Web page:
Joe Biden privately apologized and vowed to ‘do better’ to a group of Muslim Americans for casting ‘excessive skepticism’ over the number of Palestinian deaths released by the Hamas-run Ministry of Health.
The president, 81, faced five Muslim community figureheads who were irate one day after he publicly dismissed a Palestinian death toll on October 25. One person organizing the meeting said the process was a ‘s**tshow.’
At the press conference at the White House, Biden – who has been steadfast in his support of Israel since October 7 – said: ‘I have no notion that the Palestinians are telling the truth about how many people are killed.’
The next day on October 26, Biden had fraught discussions with five community public figures who were incensed by his comments. Their group back-and-forth went over Biden’s allotted scheduled time by 30 minutes.
All five attendees had been hand-picked by the White House.
President Joe Biden pictured at a press conference Wednesday, October 25, 2023. Biden said: ‘I have no notion that the Palestinians are telling the truth about how many people are killed,’ which angered the focus group
The guest list included, according to the Washington Post: Minnesota Attorney General Keith Ellison, Chicago-based Rami Nashashibi, interfaith leader Imam Mohamed Magid, Muslim lobbyist Wa’el Alzayat, and health-care advocate Suzanne Barakat.
One person involved in the talks told the Washington Post: ‘Why are you sitting down with him without any agreement that he’s going to retract that statement and apologize?
‘What seat at the table are you negotiating, the toilet seat?’
One participant, speaking to the Post, said the goal was to press Biden on the issue of ceasefire. The invitees were ‘livid’ that Biden was debating the fatality data just one day before – rather than accepting that thousands were being killed in Gaza.
Because Hamas, the terrorist organization who slaughtered 1,300 Israelis, are the body who release Gaza’s death toll, the numbers were approached with caution at the beginning of the conflict.
All five at Biden’s meeting said that they knew people that were affected by the ordeal in Gaza.
One of the people present said they’d lost 100 members of their family.
It was at this point Biden allegedly apologized for his words and actions.
He reportedly told them: ‘I’m sorry. I’m disappointed in myself. I will do better.’
Imam Mohamed Magid and Suzanne Barakat were among the five at the meeting with Biden
Rami Nashashibi, a Chicago-based Muslim community organizer and Wa’el Alzayat, of the Muslim lobbying group Emgage, who were both involved in the meeting
Keith Ellison, attorney general of Minnesota
One attendee told the Post: ‘We said, ‘Palestinians are dying. We’re not okay with the numbers of their dead being disputed.’
The meeting was only meant to run for 30 minutes – but instead it went on for more than an hour.
The president ended up hugging one of the participants and vowed to ‘do better.’
Keith Ellison, who was one of the five in attendance, told the Washington Post: ‘Muslim community leaders told President Biden that the suffering of innocent Gazans trying to survive in extremely difficult circumstances has actually increased the likelihood of Islamophobic attacks in the United States.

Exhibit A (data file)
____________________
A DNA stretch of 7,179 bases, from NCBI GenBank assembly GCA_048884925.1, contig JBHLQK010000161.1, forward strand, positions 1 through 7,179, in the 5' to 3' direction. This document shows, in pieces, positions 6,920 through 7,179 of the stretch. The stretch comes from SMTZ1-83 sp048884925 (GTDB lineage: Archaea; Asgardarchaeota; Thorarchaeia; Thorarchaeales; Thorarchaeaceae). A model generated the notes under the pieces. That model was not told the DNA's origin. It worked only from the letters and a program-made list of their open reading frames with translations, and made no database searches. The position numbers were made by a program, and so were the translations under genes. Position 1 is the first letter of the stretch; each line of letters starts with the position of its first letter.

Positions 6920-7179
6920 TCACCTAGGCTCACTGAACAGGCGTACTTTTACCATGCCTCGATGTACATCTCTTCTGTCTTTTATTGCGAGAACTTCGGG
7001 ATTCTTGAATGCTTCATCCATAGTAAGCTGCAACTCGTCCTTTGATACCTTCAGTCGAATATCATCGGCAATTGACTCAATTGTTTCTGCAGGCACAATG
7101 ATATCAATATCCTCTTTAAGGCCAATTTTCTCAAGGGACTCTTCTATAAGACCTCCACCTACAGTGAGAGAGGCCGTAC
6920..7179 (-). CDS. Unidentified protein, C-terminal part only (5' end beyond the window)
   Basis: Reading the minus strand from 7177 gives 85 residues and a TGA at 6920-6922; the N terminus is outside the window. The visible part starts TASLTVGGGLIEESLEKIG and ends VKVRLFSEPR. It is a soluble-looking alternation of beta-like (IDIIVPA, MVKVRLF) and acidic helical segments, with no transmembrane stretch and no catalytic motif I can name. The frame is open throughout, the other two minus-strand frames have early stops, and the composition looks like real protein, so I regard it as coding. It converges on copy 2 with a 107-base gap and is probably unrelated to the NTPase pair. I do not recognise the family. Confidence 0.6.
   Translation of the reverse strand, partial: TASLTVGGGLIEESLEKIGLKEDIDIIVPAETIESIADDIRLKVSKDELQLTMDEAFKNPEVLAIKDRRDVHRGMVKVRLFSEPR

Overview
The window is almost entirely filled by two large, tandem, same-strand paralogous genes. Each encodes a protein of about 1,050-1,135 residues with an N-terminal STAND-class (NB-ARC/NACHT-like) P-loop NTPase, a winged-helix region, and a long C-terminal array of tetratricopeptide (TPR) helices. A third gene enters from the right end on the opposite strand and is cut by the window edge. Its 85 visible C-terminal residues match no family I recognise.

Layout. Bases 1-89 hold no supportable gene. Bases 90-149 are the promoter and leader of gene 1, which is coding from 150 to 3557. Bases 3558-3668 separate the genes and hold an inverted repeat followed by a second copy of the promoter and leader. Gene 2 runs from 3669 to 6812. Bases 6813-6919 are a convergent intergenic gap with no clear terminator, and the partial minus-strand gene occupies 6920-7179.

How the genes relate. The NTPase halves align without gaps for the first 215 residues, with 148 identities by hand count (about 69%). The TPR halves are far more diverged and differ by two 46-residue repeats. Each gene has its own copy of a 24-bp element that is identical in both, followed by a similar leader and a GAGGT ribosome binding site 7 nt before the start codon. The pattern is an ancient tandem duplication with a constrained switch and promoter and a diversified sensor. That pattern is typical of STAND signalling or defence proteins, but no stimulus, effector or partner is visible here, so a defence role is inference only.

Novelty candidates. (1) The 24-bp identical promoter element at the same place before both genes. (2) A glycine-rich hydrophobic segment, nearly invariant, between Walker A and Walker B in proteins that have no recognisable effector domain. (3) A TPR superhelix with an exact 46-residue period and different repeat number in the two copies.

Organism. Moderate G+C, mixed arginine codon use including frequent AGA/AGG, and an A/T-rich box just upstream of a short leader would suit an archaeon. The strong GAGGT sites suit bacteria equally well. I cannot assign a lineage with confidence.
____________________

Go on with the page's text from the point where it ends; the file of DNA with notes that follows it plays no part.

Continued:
‘The President listened carefully, responded sincerely, and showed empathy and compassion for the suffering of everyone. I am hopeful he will act on that empathy.’
Biden and his officials have been meeting with various groups of Muslim, Palestinian, and Arab Americans in recent weeks as the conflict in the Middle East continues to divide public opinion.
And the war could also have effects on Biden’s prospects for 2024. Swing states, like Michigan, have dense Arab American communities whose opinions on Biden’s reaction to the conflict will be fresh in their minds when going to the polls next year.
As it stands, the terrorist-run Ministry of Health reports more than 14,000 people have been killed in Gaza.
Some 10,000 of those are believed to be women and children, NYTimes reports.
An aerial view of heavily damaged buildings after Israeli attacks during third day of the humanitarian pause in Khan Yunis, Gaza
Palestinians sit on a couch amid wreckage of the residential areas
On Sunday night, a young American orphan who turned four while she was a hostage of Hamas was one of nine child and teenage hostages terror group Hamas handed over to the Red Cross.
A total of thirteen Israelis, two Thai nationals and a person from Russia have now been freed by the militant group, including four-year-old Israeli-American Abigail Idan, whose parents were killed during Hamas’ deadly October 7 incursion.
The other children, held by Hamas for the last seven weeks in Gaza’s underground tunnels, have been named as: Ella Elyakim, eight, Dafna Elyakim, 15, Ofri Brodutch, 10, Yuval Brodutch, eight, Oriya Brodutch, four, Agam Goldstein, 17, Tal Goldstein, nine, and Gal Goldstein, 11.
Other hostages released today, as part of the Hamas-Israel deal that will see around 50 women and children held by the terror group released in exchange for a brief ceasefire, include: Hagar Brodutch, 39, Chen Goldstein, 48, Alma Avraham, 84, and Adrian Aviva Siegel, 63.
All but one of the 13 Israeli hostages have been taken to Israel, while one elderly Israeli woman was taken to the Rafah border crossing with Egypt, along with Thai and Russian nationals who were seen being driven in a Red Cross van.
It comes as Israel’s prime minister Benjamin Netanyahu said he was committed to returning the roughly 200 hostages held by Hamas.